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US-Colombia

On 27 February 2006, the United States and Colombia reached a Trade Promotion Agreement whose negative impacts were immediately subjected to severe criticism by civil society. The perks granted to the US by the new FTA, especially concerning agriculture and national treatment, rapidly became public knowledge.

One controversial provision concerned quotas on “special” agricultural products that are allowed to enter Colombia in limited quantities without tariffs from the very first year of the FTA; these quotas were increased at the signing of the agreement. Furthermore, the US insisted on Colombia’s acceptance of beef from cows over 30 months, a latent animal and human health risk due to the possible entry of “mad cow” infected animals.

The agreement was approved by the Colombian Congress over the opposition of the Polo Democrático Alternativo and the Colombian Liberal Party. The U.S. Congress later emerged as its chief opponent, rejecting the treaty after the Democratic Party won majorities in both houses and adopted a more aggressive stance on Bush administration policies.

The Democrats argued that the Uribe government had not done enough to curtail the paramilitaries’ crimes against humanity. Colombia, they said, should first put an end to violence against trade unionists and peasants, and indict politicians implicated in the “paragate” scandal (collusion with the paramilitary United Self-Defense Forces and with drug trafficking mafias).

A vote on the deal was put off in April 2008 after President Bush sent the corresponding bill to Congress despite a recommendation against this move on the part of Speaker Nancy Pelosi. Pelosi sought a change to the House rules to prevent the fast-track timetable from kicking in.

In Colombia, opposition has remained firm in recent years, with various sectors mobilizing heavily to resist the FTA. The most recent large-scale mobilization was the “Minga,” in which indigenous people from all over the country traveled thousands of kilometers to Bogotá to reject the FTA, among other demands. Many other sectors of Colombian society signed on to the indigenous mobilization.

Despite the continuing resistance, the Colombian government benefitting from an improved image under President Santos (even though the policies and problems of the Uribe administration persist) won the approval for its FTA with the United States from the US Congress on 10 October 2011. It entered into force on 15 May 2012. Putting this FTA into motion required the approval of more than 15 regulations in the form of laws or decrees to bring Colombia legislation into line with the FTA on issues such as intellectual property, safeguards and tariffs.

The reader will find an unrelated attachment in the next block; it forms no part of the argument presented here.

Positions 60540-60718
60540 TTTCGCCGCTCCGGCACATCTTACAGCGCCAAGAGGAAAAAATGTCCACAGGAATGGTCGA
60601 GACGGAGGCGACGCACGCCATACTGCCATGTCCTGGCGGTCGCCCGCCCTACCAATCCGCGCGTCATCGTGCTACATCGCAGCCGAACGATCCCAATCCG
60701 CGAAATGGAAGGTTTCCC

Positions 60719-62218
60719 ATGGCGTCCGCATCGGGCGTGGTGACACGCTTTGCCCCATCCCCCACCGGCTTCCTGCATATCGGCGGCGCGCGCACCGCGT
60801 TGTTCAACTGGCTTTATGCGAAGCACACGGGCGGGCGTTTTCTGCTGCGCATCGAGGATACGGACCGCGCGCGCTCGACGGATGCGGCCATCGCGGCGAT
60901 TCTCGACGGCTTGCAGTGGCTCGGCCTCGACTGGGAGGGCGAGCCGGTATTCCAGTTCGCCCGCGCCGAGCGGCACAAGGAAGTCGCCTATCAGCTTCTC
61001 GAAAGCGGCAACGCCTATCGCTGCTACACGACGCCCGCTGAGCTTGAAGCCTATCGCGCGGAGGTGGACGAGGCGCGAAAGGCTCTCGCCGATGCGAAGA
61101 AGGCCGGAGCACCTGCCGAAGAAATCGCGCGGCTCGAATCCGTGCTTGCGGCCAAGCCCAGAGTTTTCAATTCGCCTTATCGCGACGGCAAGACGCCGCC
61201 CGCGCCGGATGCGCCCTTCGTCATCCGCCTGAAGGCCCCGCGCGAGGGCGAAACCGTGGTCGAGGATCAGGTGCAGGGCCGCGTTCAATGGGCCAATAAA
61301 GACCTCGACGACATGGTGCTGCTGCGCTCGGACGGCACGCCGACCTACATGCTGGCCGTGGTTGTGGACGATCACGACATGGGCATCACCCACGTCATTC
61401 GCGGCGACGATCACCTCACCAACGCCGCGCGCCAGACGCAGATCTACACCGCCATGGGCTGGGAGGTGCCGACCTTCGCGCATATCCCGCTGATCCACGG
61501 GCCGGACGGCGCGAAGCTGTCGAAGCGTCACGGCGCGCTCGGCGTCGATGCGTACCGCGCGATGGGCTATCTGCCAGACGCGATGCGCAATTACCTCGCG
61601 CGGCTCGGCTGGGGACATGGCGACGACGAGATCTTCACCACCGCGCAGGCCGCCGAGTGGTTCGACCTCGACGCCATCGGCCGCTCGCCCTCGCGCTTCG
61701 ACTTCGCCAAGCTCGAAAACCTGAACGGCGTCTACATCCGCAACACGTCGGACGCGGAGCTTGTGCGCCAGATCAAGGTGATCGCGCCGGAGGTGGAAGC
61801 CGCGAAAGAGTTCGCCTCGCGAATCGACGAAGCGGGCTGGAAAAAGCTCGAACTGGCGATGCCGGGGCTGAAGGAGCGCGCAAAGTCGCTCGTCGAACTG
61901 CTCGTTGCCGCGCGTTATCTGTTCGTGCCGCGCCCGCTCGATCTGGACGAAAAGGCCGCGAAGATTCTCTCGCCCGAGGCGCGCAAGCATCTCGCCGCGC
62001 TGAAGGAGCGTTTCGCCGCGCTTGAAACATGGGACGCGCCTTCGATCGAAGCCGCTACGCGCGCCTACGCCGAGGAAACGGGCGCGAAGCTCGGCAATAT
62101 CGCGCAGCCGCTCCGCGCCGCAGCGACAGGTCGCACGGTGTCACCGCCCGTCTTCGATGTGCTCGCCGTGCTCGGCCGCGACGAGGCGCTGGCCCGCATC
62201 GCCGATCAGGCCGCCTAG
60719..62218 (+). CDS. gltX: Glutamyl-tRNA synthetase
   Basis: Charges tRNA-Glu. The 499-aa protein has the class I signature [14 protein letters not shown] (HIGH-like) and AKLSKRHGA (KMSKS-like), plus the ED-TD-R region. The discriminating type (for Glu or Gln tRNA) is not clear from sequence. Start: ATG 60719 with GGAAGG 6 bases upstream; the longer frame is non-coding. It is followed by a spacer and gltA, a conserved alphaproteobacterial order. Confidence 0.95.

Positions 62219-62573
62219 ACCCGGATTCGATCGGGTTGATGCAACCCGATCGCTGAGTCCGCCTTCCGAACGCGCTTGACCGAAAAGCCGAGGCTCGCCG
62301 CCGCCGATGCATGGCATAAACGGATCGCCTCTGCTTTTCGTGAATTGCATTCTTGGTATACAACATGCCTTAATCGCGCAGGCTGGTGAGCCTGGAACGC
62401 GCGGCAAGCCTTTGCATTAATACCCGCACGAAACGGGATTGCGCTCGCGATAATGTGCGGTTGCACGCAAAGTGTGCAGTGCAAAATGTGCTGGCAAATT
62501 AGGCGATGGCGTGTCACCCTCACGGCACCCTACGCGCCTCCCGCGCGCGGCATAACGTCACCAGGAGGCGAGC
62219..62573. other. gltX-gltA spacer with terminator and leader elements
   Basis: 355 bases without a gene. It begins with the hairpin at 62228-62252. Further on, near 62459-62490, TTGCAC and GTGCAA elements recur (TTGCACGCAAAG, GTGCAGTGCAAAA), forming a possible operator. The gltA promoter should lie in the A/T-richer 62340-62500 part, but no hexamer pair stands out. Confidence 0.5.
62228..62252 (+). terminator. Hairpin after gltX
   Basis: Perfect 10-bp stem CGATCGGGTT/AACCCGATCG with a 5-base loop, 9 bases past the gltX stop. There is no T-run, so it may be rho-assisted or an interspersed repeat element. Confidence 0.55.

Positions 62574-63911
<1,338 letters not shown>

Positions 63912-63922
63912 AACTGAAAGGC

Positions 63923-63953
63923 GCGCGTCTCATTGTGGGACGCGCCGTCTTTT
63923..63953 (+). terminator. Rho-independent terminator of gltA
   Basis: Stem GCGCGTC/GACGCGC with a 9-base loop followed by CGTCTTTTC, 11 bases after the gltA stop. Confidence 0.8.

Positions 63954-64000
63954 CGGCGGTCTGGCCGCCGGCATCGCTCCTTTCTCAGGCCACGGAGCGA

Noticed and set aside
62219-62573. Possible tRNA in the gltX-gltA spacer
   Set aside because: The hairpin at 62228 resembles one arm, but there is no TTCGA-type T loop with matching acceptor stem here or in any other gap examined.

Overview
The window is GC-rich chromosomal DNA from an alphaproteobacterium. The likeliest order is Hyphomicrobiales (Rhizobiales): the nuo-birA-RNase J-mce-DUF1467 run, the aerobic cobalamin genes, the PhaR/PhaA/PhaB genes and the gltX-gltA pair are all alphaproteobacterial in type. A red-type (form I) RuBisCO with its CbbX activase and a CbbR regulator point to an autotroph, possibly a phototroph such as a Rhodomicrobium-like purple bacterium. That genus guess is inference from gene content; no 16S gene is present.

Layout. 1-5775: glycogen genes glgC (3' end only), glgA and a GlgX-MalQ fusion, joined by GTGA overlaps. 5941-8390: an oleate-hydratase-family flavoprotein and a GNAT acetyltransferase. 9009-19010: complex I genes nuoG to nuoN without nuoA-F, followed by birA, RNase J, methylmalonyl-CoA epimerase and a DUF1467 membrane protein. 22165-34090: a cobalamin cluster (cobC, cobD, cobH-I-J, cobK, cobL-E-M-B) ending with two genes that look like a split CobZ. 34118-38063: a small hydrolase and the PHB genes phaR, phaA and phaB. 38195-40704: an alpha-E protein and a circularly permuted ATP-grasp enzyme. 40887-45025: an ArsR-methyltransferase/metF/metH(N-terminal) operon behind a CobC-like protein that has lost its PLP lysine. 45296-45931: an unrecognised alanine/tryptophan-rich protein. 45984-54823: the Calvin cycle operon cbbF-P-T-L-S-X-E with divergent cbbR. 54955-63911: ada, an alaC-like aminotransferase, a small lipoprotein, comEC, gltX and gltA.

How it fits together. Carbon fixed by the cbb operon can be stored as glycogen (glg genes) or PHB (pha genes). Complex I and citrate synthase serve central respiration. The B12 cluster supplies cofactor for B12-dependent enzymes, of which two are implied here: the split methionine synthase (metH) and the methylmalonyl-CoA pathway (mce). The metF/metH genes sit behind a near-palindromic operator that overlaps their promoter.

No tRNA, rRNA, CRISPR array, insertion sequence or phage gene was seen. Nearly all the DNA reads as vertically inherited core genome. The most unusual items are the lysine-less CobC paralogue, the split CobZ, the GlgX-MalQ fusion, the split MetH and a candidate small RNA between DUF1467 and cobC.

last update: May 2012


No deal is better than a bad deal: 4 years of US-Colombia free trade pact
Since a free trade agreement between the United States and Colombia came into force on May 15, 2012, exports from Colombia to the US have been cut in half while violence against labor rights workers persists.
US-Colombia trade down 19% since free trade deal
Instead of increasing, trade between the United States and Colombia dropped 19% following the implementation of a controversial free trade agreement between the two countries.
Impacts of the US-Colombia FTA in the farm sector: The portraits
A new book “puts faces” on the realities rural people are experiencing two years into the US-Colombia FTA.
Impacts of the US-Colombia FTA in the farm sector
This report looking at specific cases that reflect the farming reality of Colombia allows us to verify what happened with the promises around the US FTA and open a broad debate about it.
Book alleges donor cash influenced Hillary’s stance on Colombia trade deal
While stopping short of a direct accusation, conservative author Peter Schweizer implies there was a blurred line between Bill Clinton’s charity work and Hillary Clinton’s work at the State Department — ultimately leading to her support of the US-Colombia trade deal.
105 Colombian trade unionists killed in 4 years: NGO
Colombia’s National Union School presented a report to the US Congress denouncing the killing of at least 105 trade unionists since the implementation of the US-Colombia Free Trade Agreement.
Colombia has complied with US trade pact labor reforms: Minister
Colombia says it has complied with labor reforms required by US Congress as condition for their FTA but labour unions disagree.
’Sharing is not a crime’: Why a Colombian student faces prison for posting research online
A South American biologist who found a five-year-old master’s degree thesis online, then shared it with fellow graduate students on a Web page, could spend the next eight years in prison for copyright infringement — thanks to the US-Colombia FTA.
In Colombia, free trade brings more poverty and more killings
Colombian unions and farmers opposed the free trade agreement strongly, and today hold it responsible for increasing poverty while fostering a climate in which corporate rights are paramount and labor rights hardly exist.
Santos’ FTA promises prove false; Colombia’s exports to US drop 15.5%
A promised increase in exports to the United States as a result of a free trade agreement has failed to materialize as exports contracted 15.5%, according to Colombia’s statistics agency.